At Brand My Clothing we want you to be delighted with every aspect of our fabulous products and personal service. To help us do a fantastic job quickly, efficiently and without any unwanted additional charges, we'd ask you to check out and follow the guidelines below. If you should have any questions at all, simply give us a call on 0800 316 8786: we're here to help!
If your artwork is not currently in suitable customisation format, we can convert your file for a £10.00 fee. Of course, should your file need conversion we'd ask for your agreement first?
High resolution JPG, BMP, TIF, EPS, AI
We accept all files types provided that the resolution is high quality. We charge first-time customers a one-off fee of £15 for converting logos or graphics into a digitised embroidery format. Your embroidery artwork is then held on file for any future orders. We set up embroidery text free of charge.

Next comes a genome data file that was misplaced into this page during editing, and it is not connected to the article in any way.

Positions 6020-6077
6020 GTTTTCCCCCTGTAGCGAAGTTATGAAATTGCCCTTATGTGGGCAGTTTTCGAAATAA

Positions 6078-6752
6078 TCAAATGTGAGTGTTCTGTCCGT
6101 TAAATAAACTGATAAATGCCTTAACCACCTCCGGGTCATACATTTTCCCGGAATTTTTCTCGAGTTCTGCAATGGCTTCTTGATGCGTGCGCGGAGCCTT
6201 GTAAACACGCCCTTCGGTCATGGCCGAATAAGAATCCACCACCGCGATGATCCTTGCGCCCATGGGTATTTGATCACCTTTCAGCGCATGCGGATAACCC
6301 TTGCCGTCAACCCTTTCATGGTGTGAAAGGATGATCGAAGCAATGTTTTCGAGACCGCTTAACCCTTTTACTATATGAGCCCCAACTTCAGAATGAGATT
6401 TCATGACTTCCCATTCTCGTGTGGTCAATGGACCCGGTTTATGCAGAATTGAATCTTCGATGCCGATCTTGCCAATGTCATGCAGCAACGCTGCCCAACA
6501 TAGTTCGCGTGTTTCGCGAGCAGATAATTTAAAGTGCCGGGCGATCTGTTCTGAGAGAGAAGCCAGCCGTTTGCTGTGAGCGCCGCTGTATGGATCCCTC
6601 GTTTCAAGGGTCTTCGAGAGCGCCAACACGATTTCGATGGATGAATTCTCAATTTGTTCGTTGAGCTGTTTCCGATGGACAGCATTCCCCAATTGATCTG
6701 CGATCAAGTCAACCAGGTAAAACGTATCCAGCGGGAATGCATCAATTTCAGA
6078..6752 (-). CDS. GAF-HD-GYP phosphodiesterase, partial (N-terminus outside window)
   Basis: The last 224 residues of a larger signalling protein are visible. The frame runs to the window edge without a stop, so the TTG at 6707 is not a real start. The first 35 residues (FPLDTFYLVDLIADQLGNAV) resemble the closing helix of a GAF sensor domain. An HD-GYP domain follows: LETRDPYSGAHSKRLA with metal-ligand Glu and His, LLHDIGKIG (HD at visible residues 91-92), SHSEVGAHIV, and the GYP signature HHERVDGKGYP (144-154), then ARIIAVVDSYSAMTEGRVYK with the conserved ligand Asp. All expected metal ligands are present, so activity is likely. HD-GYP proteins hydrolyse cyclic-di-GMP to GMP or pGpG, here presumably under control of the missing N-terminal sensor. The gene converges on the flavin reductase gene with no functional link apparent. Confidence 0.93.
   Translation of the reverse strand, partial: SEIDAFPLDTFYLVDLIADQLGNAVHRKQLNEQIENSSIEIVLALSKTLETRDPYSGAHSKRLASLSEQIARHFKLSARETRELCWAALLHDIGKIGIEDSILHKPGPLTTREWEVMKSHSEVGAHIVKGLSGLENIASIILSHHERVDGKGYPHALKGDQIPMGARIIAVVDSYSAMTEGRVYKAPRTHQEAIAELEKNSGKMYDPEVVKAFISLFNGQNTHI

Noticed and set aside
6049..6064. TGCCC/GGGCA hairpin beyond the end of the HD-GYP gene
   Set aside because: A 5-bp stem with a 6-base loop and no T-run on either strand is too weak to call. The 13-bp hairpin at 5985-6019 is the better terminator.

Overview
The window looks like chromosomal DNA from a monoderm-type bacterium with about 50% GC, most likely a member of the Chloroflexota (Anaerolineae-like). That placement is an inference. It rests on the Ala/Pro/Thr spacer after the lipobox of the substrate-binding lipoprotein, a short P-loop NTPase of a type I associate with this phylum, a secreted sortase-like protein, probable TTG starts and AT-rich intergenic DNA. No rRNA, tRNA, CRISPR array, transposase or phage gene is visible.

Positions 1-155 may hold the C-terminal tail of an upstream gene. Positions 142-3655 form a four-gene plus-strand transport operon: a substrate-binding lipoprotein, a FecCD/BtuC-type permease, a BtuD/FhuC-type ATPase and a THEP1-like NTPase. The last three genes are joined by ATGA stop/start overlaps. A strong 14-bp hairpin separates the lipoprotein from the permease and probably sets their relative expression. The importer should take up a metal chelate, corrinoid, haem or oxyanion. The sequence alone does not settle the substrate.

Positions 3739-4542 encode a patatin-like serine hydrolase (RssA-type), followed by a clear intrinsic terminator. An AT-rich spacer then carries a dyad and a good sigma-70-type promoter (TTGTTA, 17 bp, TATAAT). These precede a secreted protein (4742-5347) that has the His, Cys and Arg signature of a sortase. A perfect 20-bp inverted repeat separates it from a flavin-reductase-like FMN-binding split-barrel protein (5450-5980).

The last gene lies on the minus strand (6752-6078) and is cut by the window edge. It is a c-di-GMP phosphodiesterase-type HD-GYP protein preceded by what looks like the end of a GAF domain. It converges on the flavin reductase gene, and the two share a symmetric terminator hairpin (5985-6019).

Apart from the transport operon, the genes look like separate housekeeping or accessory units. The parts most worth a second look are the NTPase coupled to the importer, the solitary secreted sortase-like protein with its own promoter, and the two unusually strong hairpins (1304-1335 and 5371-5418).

Vector AI files and EPS files.
Vector Illustrator and EPS files are the preferred files types. It's easy to differentiate between vectors and other formats. If you zoom into a vector, you will see no jagged edges or distortion. If you zoom into a bitmap, the image and edges become blocky.
Don't create a bitmap file and then save it as an AI or EPS file: it's still a bitmap and would be unusable unless we re-draw it for a fee.
Pantone spot colours
All colours should be converted to spot colours. Within Illustrator and other packages, individual colours can be selected and changed to their Pantone equivalents. For more details, please refer to the software documentation or browse the internet. When we screenprint, we first print one colour, then a second, etc: this is why we need colour separated files.
TIF and PSD bitmap files (suitable for single colour prints)
Artwork files must be of the actual print size or larger and must be a minimum of 300d at the print size. Colours should be separated in layers. TIF and PSD bitmap files are not a preferred method and may incur extra costs if the file requires manipulation.
Adobe PDF Files
PDFs must be created from vector files and maintain edit capabilities. Don't create a bitmap file and then save it as a PDF file: it's still a bitmap and would be unusable and would be subject to a re-draw fee.